Smart basketball people may quibble. Ron Artest's shot selection may cause trouble. And Trevor Ariza will absolutely be missed, and may well blossom in Houston.
John Hollinger has a very balanced view, saying it's essentially a net positive for the Lakers.
But my gut reaction to the news that Artest is the newest Laker is: I can hardly imagine a better player for the Lakers to add, nor a better team for Artest to join.
There's a 20% chance the whole thing combusts in dreadful fashion. 80% likely, in my view, is that the NBA has the makings of its next dynasty.
First, the questions and doubts. David Thorpe loves the move, because it kept the Lakers from being held to the fire by agents for Ariza and Lamar Odom. He is less optimistic than me, however, about what will happen on the court, and points out:
"I don't think the Lakers are suddenly better, even assuming Lamar Odom is back. What is chemistry worth? Five points? Ten points? I argue it's a difference maker. If you win by eight, maybe chemistry was worth nine. I'm not saying Ron will be a jerk, I don't think he will be. But I do know that for this team to succeed he'll have to play a role, and I don't know how he'll be at that."
"Trevor Ariza has much better shot selection than Artest, and the ball tends to stop with Ron. Now, the Lakers have Phil Jackson, but a coach only has so much energy. Think of it like a bottle of water. When it's empty, it's freaking empty. If Phil Jackson has to spend a lot of his energy stopping Ron from taking stupid shots, that means he's not putting energy and focus into other things that make the Lakers better."
"We don't know if Trevor Ariza just made some shots last season, or has actually improved as a shooter. But if he is now a much improved shooter, he has superstar potential."
"The Lakers didn't run much triangle last year, and I assume they'll run even less now. Ron Artest is a very instinctive player, and the triangle is not a very instinctive system."
Now I'm going to tell you why I think it's brilliant:
Now, basically every key Laker but Derek Fisher is big, strong and effective in the post. That might not seem like a big deal, but it's really throwing down the gauntlet to opponents. The NBA has a lot of players who really don't want to be isolated on defense in the post (choosing from likely playoff opponents, think about the likes of Carmelo Anthony, say, or Rudy Fernandez -- also consider the Rockets played Aaron Brooks and Carl Landry together). But it will always be a threat, and the hard-cutting Lakers work well as a team to make opponents pay for doubling the post.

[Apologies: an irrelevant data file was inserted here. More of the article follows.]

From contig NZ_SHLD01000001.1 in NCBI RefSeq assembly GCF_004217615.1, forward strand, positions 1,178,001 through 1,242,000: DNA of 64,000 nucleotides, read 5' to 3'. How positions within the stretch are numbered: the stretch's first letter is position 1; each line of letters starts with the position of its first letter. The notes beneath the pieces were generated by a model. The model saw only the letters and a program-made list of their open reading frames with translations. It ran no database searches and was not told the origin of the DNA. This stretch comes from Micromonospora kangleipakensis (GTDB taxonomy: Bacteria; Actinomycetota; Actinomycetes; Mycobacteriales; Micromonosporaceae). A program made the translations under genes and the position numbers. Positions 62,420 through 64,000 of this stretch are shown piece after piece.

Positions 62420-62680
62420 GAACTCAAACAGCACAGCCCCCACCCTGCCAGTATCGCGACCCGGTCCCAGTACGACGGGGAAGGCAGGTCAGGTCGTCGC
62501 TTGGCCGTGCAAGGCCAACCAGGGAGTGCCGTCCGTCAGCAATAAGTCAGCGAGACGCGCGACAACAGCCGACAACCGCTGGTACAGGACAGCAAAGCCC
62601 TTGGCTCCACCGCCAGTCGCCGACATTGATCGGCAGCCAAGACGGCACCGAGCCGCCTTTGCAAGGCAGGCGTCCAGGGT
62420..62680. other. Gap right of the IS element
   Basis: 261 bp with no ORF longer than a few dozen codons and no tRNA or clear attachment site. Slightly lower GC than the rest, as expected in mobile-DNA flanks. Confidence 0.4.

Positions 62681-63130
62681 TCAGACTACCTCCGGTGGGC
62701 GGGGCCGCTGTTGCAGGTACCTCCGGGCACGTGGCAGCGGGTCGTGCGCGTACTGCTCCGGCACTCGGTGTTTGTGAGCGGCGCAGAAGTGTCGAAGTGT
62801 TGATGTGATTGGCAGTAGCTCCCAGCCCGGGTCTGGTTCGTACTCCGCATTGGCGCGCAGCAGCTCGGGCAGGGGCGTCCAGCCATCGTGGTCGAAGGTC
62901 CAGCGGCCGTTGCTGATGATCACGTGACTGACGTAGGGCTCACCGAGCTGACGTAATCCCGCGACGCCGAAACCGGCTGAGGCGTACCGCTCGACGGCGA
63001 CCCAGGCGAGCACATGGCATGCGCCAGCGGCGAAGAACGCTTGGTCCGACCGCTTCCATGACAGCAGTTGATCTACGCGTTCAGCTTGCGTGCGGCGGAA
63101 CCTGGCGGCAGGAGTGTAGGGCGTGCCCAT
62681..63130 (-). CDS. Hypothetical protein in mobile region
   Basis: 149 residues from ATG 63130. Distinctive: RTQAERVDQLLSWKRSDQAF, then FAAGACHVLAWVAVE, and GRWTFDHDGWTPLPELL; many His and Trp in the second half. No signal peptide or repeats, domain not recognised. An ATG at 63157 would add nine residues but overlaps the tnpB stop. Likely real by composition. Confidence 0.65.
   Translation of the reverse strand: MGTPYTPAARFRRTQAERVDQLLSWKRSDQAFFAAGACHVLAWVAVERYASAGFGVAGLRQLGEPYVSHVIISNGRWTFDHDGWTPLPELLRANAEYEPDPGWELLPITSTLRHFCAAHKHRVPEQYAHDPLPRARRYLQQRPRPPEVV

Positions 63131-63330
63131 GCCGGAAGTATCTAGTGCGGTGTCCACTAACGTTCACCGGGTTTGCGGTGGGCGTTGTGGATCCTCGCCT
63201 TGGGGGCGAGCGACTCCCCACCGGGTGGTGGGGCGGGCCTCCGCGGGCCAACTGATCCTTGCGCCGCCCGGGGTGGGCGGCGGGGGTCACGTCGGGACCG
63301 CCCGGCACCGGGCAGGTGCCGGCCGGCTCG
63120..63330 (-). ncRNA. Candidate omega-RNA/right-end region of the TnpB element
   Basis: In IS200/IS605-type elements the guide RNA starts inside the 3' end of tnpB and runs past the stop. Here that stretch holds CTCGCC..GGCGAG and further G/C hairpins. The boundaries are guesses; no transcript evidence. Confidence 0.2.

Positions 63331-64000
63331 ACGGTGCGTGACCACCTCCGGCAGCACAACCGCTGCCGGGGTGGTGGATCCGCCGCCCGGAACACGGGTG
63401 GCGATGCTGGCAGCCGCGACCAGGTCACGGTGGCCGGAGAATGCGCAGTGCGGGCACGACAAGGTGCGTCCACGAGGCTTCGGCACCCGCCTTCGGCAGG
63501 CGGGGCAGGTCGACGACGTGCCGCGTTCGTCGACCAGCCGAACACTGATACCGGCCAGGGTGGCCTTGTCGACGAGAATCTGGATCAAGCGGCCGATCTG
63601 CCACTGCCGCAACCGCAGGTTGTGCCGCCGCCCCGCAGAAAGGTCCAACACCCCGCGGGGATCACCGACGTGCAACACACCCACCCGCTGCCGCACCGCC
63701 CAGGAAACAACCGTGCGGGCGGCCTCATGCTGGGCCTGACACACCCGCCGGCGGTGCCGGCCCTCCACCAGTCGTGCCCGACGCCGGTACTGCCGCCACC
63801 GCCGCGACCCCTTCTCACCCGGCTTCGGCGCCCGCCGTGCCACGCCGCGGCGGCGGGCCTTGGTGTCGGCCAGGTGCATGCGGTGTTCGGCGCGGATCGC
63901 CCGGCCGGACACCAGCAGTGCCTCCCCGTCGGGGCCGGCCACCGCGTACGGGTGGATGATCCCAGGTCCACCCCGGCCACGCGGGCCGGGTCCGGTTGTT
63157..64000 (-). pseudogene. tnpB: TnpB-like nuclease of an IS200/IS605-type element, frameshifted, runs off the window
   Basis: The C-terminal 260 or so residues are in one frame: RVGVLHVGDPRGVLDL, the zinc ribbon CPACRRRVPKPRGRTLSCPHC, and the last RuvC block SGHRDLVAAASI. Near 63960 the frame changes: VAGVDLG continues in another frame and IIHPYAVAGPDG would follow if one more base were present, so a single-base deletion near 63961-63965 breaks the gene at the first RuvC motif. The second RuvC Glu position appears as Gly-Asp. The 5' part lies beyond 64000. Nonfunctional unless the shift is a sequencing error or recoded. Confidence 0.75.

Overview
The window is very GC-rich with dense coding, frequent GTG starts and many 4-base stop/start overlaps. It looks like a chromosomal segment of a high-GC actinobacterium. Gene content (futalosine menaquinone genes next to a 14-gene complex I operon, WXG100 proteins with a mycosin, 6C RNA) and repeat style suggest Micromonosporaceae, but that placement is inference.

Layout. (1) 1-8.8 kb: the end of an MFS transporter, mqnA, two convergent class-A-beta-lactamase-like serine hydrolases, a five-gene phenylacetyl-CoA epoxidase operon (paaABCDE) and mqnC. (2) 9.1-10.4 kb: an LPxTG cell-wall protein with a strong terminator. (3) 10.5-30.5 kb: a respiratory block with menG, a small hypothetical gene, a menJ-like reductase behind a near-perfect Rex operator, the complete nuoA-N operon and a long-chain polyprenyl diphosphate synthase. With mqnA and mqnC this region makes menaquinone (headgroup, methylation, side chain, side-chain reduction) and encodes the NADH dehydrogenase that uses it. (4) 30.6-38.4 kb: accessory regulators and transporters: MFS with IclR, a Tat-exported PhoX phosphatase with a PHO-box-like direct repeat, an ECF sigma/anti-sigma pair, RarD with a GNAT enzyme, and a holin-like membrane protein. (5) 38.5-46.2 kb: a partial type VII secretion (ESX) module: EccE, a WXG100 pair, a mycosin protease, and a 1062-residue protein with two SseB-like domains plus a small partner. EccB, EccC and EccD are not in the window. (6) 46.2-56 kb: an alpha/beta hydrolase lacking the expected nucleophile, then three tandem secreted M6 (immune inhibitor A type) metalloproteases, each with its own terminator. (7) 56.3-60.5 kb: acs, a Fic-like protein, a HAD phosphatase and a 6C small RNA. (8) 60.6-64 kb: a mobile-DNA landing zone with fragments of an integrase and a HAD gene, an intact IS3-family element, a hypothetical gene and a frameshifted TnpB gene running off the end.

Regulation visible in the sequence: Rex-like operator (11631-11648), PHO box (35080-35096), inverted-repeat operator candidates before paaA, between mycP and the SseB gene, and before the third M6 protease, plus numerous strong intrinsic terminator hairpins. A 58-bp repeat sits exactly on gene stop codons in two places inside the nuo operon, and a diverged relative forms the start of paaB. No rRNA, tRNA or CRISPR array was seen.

Keeping Kobe Bryant in peak form is the most important thing for the Lakers. Artest can guard anyone Bryant can guard, meaning the Lakers will have constant opportunities to protect Bryant from wear and tear.
As Hollinger points out, the Lakers have some opponents of note (Anthony and Brandon Roy come to mind) against whom Artest is a very effective defender. He can also spend some time trying to harness some of the point guards who give Derek Fisher trouble.
Plenty of NBA players seem to follow a trend of being young and crazy when they're new to the league -- just the money itself is thrill enough. Some never leave that mode. But more than a few times, we have seen players age into really caring about winning. No one wants to be remembered as a loser. Ron Artest has not won a ring. Now is his time to prove he can. No, he won't be in a contract year, but he'll have plenty to prove.
Thorpe makes a great point about Phil Jackson having to expend a lot of energy. But watching "Kobe Doin' Work" convinced me (even if that wasn't a typical game, with the cameras and all) that Kobe Bryant has ascended to some other level of team control. If Artest is jacking shots, isn't he going to hear about it from Bryant first? And isn't Bryant the kind of guy who would have credibility with Artest?
Ron Artest was at his worst two years ago in Sacramento. He was not, as Larry Brown would say, playing the right way. He broke plays to go one-on-one. He appeared to be using his full complement of defensive skills on only a fraction of plays. He felt bad for missing jumpers (something he has never been amazing at) and then grew determined to get the points back for his team by ... forcing more jumpers. But despite all that, even with the Kings he was one of the best and most productive players on the roster -- as he has been throughout his career. The lesson, to me, is that Artest has something in common with LeBron James besides build. James is way better, of course, but both have strengths that overwhelm notable flaws. (I think of them as the "You get what you get, and you don't get upset" players.) The conditions could not be more favorable now. A championship on the line, a team with powerful leaders and a legacy to be built. Purple and gold, I suspect, is going to look very good on Ron Artest.